contact lens measurements
Eye exams for contact lenses include special tests that are not typically performed during a comprehensive eye exam.
An instrument called a keratometer will be used to measure the curvature of your eye's clear front surface (cornea). The keratometer analyzes light reflections from your cornea and determines the curvature of your eye's surface. These measurements help your eye doctor choose the proper curve and size for your contact lenses.
pupil and iris measurements
The size of your eye's pupil may also be measured. In a simple approach, a card or ruler showing different pupil sizes is held next to your eye to determine the best match. Automated instruments that measure pupil size also exist. These instruments are capable of extremely precise measurements, and some simultaneously measure the horizontal and vertical diameter of your pupil. Similar technologies also may be used to measure the diameter of the colored portion of your eye (iris). Pupil and iris measurements help your ECP choose contact lenses that are of a proper size to fit well and look best on your eyes.
tear film evaluation
Your body's ability to produce tears may be evaluated through use of small strip of paper inserted underneath your lower eyelid. You close your eyes for about five minutes, and then the paper is removed. The length of the paper moistened by your tears is measured to assess your tear production and determine if you have dry eyes. If you don't produce enough tears and you have severe dry eye, contact lenses may not be right for you. In some cases, certain contact lenses for dry eyes such as those made of silicone hydrogel material might work better for you if you have mild dryness-related discomfort when wearing conventional contact lenses.
Evaluation of your eye's surface and contact lens fit
The health of your cornea will be evaluated using a biomicroscope (also called a slit lamp). This lighted instrument provides a highly magnified view of the cornea and other tissues to enable your eye doctor to evaluate the health of the front of your eyes and detect any changes caused by contact lens wear.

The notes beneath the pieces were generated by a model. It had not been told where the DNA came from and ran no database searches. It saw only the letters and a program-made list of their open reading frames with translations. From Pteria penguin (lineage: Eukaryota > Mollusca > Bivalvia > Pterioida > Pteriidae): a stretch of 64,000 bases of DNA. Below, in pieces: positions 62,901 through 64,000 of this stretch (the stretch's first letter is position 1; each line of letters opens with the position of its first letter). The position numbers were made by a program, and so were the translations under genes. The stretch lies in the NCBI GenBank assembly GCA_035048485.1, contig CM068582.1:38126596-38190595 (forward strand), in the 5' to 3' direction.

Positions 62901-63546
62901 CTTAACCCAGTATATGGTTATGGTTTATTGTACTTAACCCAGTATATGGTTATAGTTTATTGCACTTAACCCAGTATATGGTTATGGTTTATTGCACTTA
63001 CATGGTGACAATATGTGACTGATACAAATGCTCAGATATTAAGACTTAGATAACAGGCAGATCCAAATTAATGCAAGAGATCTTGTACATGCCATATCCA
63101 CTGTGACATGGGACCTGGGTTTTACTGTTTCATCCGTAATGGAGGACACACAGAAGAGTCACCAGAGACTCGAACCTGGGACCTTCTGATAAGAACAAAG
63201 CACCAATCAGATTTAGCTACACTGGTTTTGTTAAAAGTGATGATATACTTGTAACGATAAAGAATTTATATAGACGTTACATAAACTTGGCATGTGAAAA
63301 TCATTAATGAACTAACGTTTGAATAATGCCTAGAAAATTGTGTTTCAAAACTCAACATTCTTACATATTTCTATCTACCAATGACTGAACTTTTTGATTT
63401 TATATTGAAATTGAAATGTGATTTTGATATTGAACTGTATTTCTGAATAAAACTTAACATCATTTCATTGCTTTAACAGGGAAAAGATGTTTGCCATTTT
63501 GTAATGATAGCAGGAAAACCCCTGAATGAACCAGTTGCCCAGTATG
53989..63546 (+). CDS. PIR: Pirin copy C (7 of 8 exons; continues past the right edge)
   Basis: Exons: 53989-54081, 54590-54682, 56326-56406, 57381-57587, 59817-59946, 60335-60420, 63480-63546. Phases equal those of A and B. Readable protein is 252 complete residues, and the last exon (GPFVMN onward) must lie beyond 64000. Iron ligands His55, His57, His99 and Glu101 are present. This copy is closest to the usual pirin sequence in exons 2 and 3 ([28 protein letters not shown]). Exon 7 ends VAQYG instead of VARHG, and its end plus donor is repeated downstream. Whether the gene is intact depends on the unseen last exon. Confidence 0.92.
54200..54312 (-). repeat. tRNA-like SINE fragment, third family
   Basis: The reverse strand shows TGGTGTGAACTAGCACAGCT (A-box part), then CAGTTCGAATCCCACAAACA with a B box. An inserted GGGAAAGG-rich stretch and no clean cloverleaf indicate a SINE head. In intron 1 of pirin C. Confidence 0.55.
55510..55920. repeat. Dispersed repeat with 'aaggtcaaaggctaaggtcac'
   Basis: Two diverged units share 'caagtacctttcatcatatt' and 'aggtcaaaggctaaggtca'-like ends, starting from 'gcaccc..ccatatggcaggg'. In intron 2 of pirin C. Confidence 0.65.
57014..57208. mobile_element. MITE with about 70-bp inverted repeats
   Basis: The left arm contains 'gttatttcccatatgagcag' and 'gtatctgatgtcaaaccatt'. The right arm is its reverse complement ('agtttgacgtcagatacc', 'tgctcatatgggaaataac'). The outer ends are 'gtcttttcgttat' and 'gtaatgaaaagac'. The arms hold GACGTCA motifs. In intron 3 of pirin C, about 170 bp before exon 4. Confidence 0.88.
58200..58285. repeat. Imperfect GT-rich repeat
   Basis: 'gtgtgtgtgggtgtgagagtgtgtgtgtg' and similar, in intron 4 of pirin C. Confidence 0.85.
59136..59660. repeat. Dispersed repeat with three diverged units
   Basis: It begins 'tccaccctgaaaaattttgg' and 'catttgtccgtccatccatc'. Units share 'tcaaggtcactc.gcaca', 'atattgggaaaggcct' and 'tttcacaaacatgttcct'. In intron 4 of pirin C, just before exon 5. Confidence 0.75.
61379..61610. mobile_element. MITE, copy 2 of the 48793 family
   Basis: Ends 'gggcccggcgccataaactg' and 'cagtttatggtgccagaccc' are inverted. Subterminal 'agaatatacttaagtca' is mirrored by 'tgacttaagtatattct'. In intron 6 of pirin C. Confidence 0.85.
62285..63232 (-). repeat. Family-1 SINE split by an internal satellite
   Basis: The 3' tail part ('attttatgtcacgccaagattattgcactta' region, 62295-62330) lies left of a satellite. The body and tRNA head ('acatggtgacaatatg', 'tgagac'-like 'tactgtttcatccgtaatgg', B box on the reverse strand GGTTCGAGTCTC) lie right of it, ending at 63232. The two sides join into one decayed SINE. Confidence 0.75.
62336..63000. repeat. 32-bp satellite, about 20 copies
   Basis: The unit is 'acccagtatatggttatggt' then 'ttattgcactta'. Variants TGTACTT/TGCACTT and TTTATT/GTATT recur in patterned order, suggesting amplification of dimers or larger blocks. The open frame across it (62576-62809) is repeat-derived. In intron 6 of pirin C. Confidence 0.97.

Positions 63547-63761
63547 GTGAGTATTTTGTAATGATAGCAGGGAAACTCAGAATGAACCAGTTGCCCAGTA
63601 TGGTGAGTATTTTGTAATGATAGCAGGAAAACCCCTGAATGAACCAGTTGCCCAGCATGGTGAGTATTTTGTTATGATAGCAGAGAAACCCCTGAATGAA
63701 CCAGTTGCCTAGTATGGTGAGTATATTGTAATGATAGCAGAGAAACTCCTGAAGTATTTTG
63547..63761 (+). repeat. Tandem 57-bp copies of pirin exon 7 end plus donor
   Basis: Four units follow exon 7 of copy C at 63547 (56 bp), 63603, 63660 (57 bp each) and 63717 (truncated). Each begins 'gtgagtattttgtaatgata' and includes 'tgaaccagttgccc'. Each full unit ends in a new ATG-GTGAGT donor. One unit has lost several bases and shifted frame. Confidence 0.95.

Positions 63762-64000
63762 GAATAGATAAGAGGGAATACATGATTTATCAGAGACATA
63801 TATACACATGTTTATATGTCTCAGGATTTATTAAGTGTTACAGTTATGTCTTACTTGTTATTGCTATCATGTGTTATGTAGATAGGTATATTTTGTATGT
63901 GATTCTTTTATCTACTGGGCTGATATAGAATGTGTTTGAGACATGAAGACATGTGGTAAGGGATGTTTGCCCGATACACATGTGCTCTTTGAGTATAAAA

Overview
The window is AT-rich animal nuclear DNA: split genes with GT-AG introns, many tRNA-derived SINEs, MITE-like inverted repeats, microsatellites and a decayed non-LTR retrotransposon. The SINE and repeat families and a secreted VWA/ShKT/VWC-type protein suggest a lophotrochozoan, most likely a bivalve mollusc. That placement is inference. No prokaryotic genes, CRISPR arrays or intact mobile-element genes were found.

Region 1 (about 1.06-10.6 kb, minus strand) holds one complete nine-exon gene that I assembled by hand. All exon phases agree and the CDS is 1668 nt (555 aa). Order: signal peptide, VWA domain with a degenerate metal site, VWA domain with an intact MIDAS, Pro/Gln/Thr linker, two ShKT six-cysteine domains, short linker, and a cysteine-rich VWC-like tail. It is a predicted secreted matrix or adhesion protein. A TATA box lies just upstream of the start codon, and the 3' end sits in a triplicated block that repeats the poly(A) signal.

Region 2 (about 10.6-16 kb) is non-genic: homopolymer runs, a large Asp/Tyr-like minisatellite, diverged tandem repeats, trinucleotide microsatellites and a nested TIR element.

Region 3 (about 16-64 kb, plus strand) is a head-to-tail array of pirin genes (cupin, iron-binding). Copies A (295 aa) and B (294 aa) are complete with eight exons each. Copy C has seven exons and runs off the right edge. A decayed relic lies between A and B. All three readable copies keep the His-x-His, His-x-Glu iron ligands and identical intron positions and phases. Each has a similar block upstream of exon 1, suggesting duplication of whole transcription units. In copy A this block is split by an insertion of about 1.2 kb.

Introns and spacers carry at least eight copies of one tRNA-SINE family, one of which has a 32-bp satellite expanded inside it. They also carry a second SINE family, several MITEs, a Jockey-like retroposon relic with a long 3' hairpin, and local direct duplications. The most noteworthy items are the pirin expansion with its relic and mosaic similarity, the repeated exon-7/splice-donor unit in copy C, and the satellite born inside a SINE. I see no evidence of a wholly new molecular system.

The biomicroscope also is used to evaluate the fit of a trial contact lens, because it enables your doctor to observe the alignment and movement of the lens as it rests on the surface of your eye.
When trial lenses are used, you typically will need to wear them a few minutes so that initial tearing of the eye stops and the lenses stabilize. Your eye doctor can then make a proper evaluation of how the lenses fit without the presence of excess moisture caused by tearing.
In follow-up visits, your optometrist may stain your eye with fluorescein to check for defects and make sure your contact lenses are not damaging your eye's surface. You usually will need to remove your contact lenses before this test is performed.
After finding contact lenses that fit properly, are comfortable for you, and provide good vision, your eye doctor can write your contact lens prescription. This prescription will designate contact lens power, a shape matching the curvature of your eye (base curve), and diameter.
Usually, it takes two or three follow-up visits to complete an uncomplicated contact lens fitting. After that, you should have annual contact lens exams so your eye doctor can monitor the health of your eyes. In some cases, you may need more frequent exams or additional follow-up visits.
Keep in mind that if you wear contact lenses, your annual eye exams typically will cost more than a routine exam for someone who doesn't wear contacts, due to the additional contact lens-related tests that are included.